The workshops will cover a range of topics including the elections calendar, online candidate filing, filing fee petitions, ballot order, local voters’ pamphlet filing, and more.
“Running for office takes a tremendous amount of courage and even the most technical parts of the process can be intimidating. We want to make to make things as easy as possible,” said Wise.
The workshops will be in preparation for the candidate filing period this year, Monday, May 17 through the following Friday, May 21. All Declarations of Candidacy must be received by King County Elections before the close of business on Friday, regardless of postmark.
While we’re working on the rest of the day’s news – a quick look at a striking sight this morning: Before the clouds move back in, the Olympic Mountains are out in all their snow-coated glory. The photos – by Kyle Reichenbach, above, and David Hutchinson, below, focus on the Olympic peaks known as The Brothers.
Fun fact: The Brothers have a West Seattle connection – according to this infopage from the Washington Trails Association, the peaks are named after Edward and Arthur Fauntleroy, members of the same family whose name graces a West Seattle neighborhood. Their highest point is 6,842 feet.
Family and friends are remembering Helene Young, and sharing this with her community:
Helene Louise Young
June 10, 1938 – February 25, 2021
Helene was born June 10th, 1938, to John and Louisa (nee Vandenbergh) Fisher, in Albany, New York. She attended public schools in Albany, and after graduation, worked in the law offices of John T. Garry. In August of 1958, Helene married Robert J. Rose of Stony Point, New York. Soon after, Helene and Bob moved to Seattle, where Bob began a long career with The Boeing Company. Helene and Bob were delighted with their family of “rosebuds” – Mary, Jennifer and Elizabeth. Helene was a room mother, a homemaker, and a kind and loving neighbor to many in West Seattle.
After 20 years, Helene and Bob’s marriage ended in divorce, and she later married The Rev. Don Young. She then added to her family, Don’s children – Richard, Timothy, Jason and Susan. Helene and Don enjoyed working together in Real Estate for several years, primarily in West Seattle. For years they enjoyed walking in Lincoln Park, sailing on Puget Sound and the San Juan Islands, and their property on Guemes Island.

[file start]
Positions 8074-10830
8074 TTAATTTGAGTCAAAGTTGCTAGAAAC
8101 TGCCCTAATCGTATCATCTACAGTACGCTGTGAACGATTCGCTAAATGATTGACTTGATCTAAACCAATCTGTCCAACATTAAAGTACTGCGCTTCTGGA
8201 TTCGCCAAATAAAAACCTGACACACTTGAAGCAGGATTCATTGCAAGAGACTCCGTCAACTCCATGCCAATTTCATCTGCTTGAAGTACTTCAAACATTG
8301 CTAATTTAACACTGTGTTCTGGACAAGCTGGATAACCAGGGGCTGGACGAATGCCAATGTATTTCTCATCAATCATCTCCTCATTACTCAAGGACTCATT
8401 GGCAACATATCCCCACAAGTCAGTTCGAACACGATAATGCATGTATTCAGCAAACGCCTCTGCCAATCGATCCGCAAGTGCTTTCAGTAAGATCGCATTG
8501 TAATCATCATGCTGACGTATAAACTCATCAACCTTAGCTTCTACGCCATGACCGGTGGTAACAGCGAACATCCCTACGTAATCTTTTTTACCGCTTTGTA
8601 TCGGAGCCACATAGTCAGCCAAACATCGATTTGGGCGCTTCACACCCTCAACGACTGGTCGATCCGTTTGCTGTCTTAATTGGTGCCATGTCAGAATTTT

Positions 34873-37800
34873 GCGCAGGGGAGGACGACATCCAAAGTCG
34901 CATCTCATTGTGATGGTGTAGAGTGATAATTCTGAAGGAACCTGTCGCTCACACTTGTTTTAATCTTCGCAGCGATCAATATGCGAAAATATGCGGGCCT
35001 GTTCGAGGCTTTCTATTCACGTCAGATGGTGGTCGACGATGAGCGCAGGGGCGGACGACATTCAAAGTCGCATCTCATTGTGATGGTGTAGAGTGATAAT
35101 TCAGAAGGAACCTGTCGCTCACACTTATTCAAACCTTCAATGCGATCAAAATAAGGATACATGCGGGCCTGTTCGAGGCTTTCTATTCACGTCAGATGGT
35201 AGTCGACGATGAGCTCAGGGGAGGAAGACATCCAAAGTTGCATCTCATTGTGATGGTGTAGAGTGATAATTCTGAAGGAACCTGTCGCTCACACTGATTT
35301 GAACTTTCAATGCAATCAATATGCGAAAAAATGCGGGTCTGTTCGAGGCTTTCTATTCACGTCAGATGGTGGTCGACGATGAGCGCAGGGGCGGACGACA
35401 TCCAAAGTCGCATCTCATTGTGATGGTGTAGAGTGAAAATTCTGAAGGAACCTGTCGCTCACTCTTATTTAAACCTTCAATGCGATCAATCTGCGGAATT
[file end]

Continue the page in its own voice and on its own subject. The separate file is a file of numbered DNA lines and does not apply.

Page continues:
Feeling the call to return to ministry, Helene and Don moved to Tacoma to serve the Lakeview Congregational Church (United Church of Christ.) While living in Tacoma, Helene completed her Bachelor’s degree. Tired of the Northwest weather and ready for a change, they relocated to Sierra Vista, Arizona, where Helene earned a Master’s Degree. She taught Life Skills at Cochise College for several years and was also a substitute teacher in the Sierra Vista area. Following Don’s death, Helene moved back to Washington state to be near her children. Although her recent health limited her from enjoying many activities that she loved, she maintained a positive spirit all of her days. She never met a stranger, and will be missed by many, many people. Helene especially loved gardening, reading, church activities, and Democratic politics.
She was predeceased by her parents, her stepfather (Norman Wirz), her brother (John Fisher), her husband (Donald L. Young), and Don’s son (Richard.) She is survived by Mary Toal (Richard), Jennifer Arkills (Jim), Elizabeth Tuohy (Mike), Tim Young (Li), Jason Young (Toni), and Susan Young. She is also survived by grandchildren Kevin, Kelly, Brandon, Anna, Kate, Ryan, Matthew, Abigail, Hailey, Lane, Elliot, and Conner, and her extended family scattered around the country.
The family would like to extend their appreciation for the loving care Helene received her last months at the Springwell Adult Family Home in Renton, as well as the many services provided through Providence ElderPlace Northwest.
A memorial gathering will be scheduled for this summer, when the strawberries are in season. Memorial gifts may be directed to Providence ElderPlace Northwest, 4515 Martin Luther King Jr. Way, Suite 100, Seattle, Washington 98108
You are invited to share memories and messages by visiting www.emmickfunerals.com/obituary/Helene-Young
Arrangements by Emmick Family Funeral Home of West Seattle
(WSB publishes West Seattle obituaries by request, free of charge. Please email the text, and a photo if available, to email@example.com)
6:07 AM: Good morning! Sunshine is in the forecast today. (Added 6:58 am – Freezing temps this morning – if you are going out to a street-parked car, be ready to scrape!)
1st Avenue South Bridge – Nothing today/tonight. Here’s what’s next:
*Noon Wednesday (March 10th)-Noon Monday (March 15th), two southbound lanes closed around the clock
*The entire southbound bridge will close Sunday night (March 14th) and Monday night (March 15th), 9 pm-5 am both nights
Delridge project – Here’s the work plan, for the coming week.
BRIDGES AND DETOUR ROUTES
350th morning without the West Seattle Bridge. Here’s how it’s looking on other bridges and routes:
Low Bridge: Ninth week for automated enforcement cameras, while restrictions are in effect 5 am-9 pm daily. Here’s a bridge view:
West Marginal Way at Highland Park Way:
Highland Park Way/Holden – with a new left-turn signal for northbound HP Way, turning to westbound Holden:
The 5-way intersection (Spokane/West Marginal/Delridge/Chelan):
The 1st Avenue South Bridge (map):
For the South Park Bridge (map), here’s the nearest camera:
To check for bridges’ marine-traffic openings, see the @SDOTBridges Twitter feed.
Trouble on the streets/paths/bridges/water? Please let us know – text (but not if you’re driving!) 206-293-6302.